Identification of genetic biomarkers associated with autism spectrum disorders (ASDs) could improve recurrence prediction for families with a child with ASD. Here, we describe clinical microarray findings for 253 longitudinally phenotyped ASD families from the Baby Siblings Research Consortium (BSRC), encompassing 288 infant siblings. By age 3, 103 siblings (35.8%) were diagnosed with ASD and 54 (18.8%) were developing atypically. Thirteen siblings have copy number variants (CNVs) involving ASD-relevant genes: 6 with ASD, 5 atypically developing, and 2 typically developing. Within these families, an ASD-related CNV in a sibling has a positive predictive value (PPV) for ASD or atypical development of 0.83; the Simons Simplex Collection of ASD families shows similar PPVs. Polygenic risk analyses suggest that common genetic variants may also contribute to ASD. CNV findings would have been pre-symptomatically predictive of ASD or atypical development in 11 (7%) of the 157 BSRC siblings who were eventually diagnosed clinically.

PMID: 31801954 [PubMed - in process]

The molecular landscape of ETMR at diagnosis and relapse.

1 week ago
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The molecular landscape of ETMR at diagnosis and relapse.

Nature. 2019 Dec 04;:

Authors: Lambo S, Gröbner SN, Rausch T, Waszak SM, Schmidt C, Gorthi A, Romero JC, Mauermann M, Brabetz S, Krausert S, Buchhalter I, Koster J, Zwijnenburg DA, Sill M, Hübner JM, Mack N, Schwalm B, Ryzhova M, Hovestadt V, Papillon-Cavanagh S, Chan JA, Landgraf P, Ho B, Milde T, Witt O, Ecker J, Sahm F, Sumerauer D, Ellison DW, Orr BA, Darabi A, Haberler C, Figarella-Branger D, Wesseling P, Schittenhelm J, Remke M, Taylor MD, Gil-da-Costa MJ, Łastowska M, Grajkowska W, Hasselblatt M, Hauser P, Pietsch T, Uro-Coste E, Bourdeaut F, Masliah-Planchon J, Rigau V, Alexandrescu S, Wolf S, Li XN, Schüller U, Snuderl M, Karajannis MA, Giangaspero F, Jabado N, von Deimling A, Jones DTW, Korbel JO, von Hoff K, Lichter P, Huang A, Bishop AJR, Pfister SM, Korshunov A, Kool M

Abstract
Embryonal tumours with multilayered rosettes (ETMRs) are aggressive paediatric embryonal brain tumours with a universally poor prognosis1. Here we collected 193 primary ETMRs and 23 matched relapse samples to investigate the genomic landscape of this distinct tumour type. We found that patients with tumours in which the proposed driver C19MC2-4 was not amplified frequently had germline mutations in DICER1 or other microRNA-related aberrations such as somatic amplification of miR-17-92 (also known as MIR17HG). Whole-genome sequencing revealed that tumours had an overall low recurrence of single-nucleotide variants (SNVs), but showed prevalent genomic instability caused by widespread occurrence of R-loop structures. We show that R-loop-associated chromosomal instability can be induced by the loss of DICER1 function. Comparison of primary tumours and matched relapse samples showed a strong conservation of structural variants, but low conservation of SNVs. Moreover, many newly acquired SNVs are associated with a mutational signature related to cisplatin treatment. Finally, we show that targeting R-loops with topoisomerase and PARP inhibitors might be an effective treatment strategy for this deadly disease.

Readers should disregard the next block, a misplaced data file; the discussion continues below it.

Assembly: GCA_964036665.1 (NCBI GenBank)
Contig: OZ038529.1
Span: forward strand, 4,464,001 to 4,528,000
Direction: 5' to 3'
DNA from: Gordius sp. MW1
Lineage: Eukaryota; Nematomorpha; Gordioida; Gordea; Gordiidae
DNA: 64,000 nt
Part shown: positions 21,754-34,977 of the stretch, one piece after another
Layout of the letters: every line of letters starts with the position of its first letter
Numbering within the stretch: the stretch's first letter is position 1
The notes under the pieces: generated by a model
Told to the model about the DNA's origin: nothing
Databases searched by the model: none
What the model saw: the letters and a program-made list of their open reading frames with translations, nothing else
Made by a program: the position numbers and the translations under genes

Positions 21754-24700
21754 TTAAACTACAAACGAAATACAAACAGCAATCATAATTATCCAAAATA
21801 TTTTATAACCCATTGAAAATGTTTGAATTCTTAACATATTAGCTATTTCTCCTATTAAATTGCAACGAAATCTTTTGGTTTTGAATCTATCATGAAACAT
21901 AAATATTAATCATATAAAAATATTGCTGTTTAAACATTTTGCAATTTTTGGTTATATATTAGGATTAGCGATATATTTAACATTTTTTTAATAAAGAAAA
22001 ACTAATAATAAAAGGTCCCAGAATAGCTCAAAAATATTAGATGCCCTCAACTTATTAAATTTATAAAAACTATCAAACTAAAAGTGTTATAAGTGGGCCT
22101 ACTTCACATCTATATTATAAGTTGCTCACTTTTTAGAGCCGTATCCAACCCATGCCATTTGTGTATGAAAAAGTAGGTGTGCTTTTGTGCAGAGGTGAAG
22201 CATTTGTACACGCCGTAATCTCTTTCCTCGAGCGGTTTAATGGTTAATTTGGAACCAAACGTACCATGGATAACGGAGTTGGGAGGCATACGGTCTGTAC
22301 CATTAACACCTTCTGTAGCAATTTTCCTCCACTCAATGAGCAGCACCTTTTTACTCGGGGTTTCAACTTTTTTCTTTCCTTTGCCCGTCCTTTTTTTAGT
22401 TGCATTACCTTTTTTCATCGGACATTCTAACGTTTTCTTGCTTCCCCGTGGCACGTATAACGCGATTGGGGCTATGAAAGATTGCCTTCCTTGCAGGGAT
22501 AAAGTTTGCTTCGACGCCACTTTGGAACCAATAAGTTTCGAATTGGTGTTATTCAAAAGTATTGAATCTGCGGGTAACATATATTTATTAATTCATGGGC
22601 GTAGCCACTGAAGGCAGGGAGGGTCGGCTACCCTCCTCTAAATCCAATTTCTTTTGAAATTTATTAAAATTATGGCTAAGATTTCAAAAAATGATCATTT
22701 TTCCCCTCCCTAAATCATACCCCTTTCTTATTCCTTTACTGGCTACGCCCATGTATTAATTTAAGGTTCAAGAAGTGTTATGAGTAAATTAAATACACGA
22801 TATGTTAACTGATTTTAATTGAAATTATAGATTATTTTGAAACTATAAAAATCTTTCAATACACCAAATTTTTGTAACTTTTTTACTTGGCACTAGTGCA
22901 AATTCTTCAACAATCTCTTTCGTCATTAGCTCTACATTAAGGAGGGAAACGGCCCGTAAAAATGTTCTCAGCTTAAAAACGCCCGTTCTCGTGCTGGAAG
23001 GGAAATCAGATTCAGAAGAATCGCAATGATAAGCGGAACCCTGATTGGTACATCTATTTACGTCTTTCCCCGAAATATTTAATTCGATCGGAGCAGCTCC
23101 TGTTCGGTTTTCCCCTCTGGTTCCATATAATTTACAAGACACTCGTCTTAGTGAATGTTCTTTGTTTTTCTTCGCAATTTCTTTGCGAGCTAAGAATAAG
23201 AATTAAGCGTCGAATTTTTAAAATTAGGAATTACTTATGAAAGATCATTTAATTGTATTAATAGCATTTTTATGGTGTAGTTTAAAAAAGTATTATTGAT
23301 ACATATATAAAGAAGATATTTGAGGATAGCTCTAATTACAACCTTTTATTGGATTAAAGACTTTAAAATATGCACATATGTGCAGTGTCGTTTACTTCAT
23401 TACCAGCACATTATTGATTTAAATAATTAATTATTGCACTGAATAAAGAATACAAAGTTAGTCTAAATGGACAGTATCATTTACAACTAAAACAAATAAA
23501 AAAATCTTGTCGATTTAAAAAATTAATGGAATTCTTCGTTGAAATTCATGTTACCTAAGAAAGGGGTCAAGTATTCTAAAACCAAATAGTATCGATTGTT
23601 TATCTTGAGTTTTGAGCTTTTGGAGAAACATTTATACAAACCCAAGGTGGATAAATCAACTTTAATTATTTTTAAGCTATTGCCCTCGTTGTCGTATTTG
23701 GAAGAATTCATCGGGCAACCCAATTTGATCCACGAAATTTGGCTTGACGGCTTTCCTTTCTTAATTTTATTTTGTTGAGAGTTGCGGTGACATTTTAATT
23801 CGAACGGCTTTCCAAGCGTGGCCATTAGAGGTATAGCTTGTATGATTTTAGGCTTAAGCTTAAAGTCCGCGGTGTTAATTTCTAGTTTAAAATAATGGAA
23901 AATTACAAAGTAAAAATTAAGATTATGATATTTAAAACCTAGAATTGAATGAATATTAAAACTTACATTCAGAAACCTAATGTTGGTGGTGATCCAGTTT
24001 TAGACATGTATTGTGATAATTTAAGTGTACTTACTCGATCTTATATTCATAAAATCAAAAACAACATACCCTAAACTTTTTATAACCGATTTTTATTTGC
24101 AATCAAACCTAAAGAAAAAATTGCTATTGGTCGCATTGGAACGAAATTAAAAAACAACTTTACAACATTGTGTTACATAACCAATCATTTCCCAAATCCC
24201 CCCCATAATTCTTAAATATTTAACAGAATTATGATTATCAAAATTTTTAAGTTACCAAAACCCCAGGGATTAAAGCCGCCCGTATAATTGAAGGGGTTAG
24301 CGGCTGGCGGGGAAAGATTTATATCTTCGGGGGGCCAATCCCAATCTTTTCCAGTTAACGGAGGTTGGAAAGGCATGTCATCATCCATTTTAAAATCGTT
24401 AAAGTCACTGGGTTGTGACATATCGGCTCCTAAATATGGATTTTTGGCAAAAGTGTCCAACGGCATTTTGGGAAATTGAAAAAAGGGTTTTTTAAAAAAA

PMID: 31802000 [PubMed - as supplied by publisher]

Reactome and ORCID-fine-grained credit attribution for community curation.

1 week ago
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Reactome and ORCID-fine-grained credit attribution for community curation.

Database (Oxford). 2019 Jan 01;2019:

Authors: Viteri G, Matthews L, Varusai T, Gillespie M, Milacic M, Cook J, Weiser J, Shorser S, Sidiropoulos K, Fabregat A, Haw R, Wu G, Stein L, D'Eustachio P, Hermjakob H

Abstract
Reactome is a manually curated, open-source, open-data knowledge base of biomolecular pathways. Reactome has always provided clear credit attribution for authors, curators and reviewers through fine-grained annotation of all three roles at the reaction and pathway level. These data are visible in the web interface and provided through the various data download formats. To enhance visibility and credit attribution for the work of authors, curators and reviewers, and to provide additional opportunities for Reactome community engagement, we have implemented key changes to Reactome: contributor names are now fully searchable in the web interface, and contributors can 'claim' their contributions to their ORCID profile with a few clicks. In addition, we are reaching out to domain experts to request their help in reviewing and editing Reactome pathways through a new 'Contribution' section, highlighting pathways which are awaiting community review. Database URL: https://reactome.org.

PMID: 31802127 [PubMed - in process]

Cost-Effectiveness of Reimbursing Infliximab for Moderate to Severe Crohn's Disease in China.

1 week 1 day ago
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Cost-Effectiveness of Reimbursing Infliximab for Moderate to Severe Crohn's Disease in China.

Adv Ther. 2019 Dec 03;:

Authors: Chen H, Shi J, Pan Y, Zhang Z, Fang H, Chen Y, Chen W, Cao Q

Abstract
OBJECTIVES: To assess the cost-effectiveness of reimbursing infliximab for moderate-to-severe Crohn's disease (MS-CD) in China from the perspective of public insurance payers.
METHODS: A decision-analytic model with a lifetime time horizon was constructed to simulate the disease progression and direct medical costs in Chinese MS-CD patients under two scenarios: reimbursing infliximab vs. not reimbursing infliximab. A cross-sectional study and literature review were conducted to estimate model variables. The constructed decision-analytic model ran the base case, one-way sensitivity, and probabilistic sensitivity analyses (PSA) to assess the cost-effectiveness of reimbursing infliximab using reimbursed medical costs.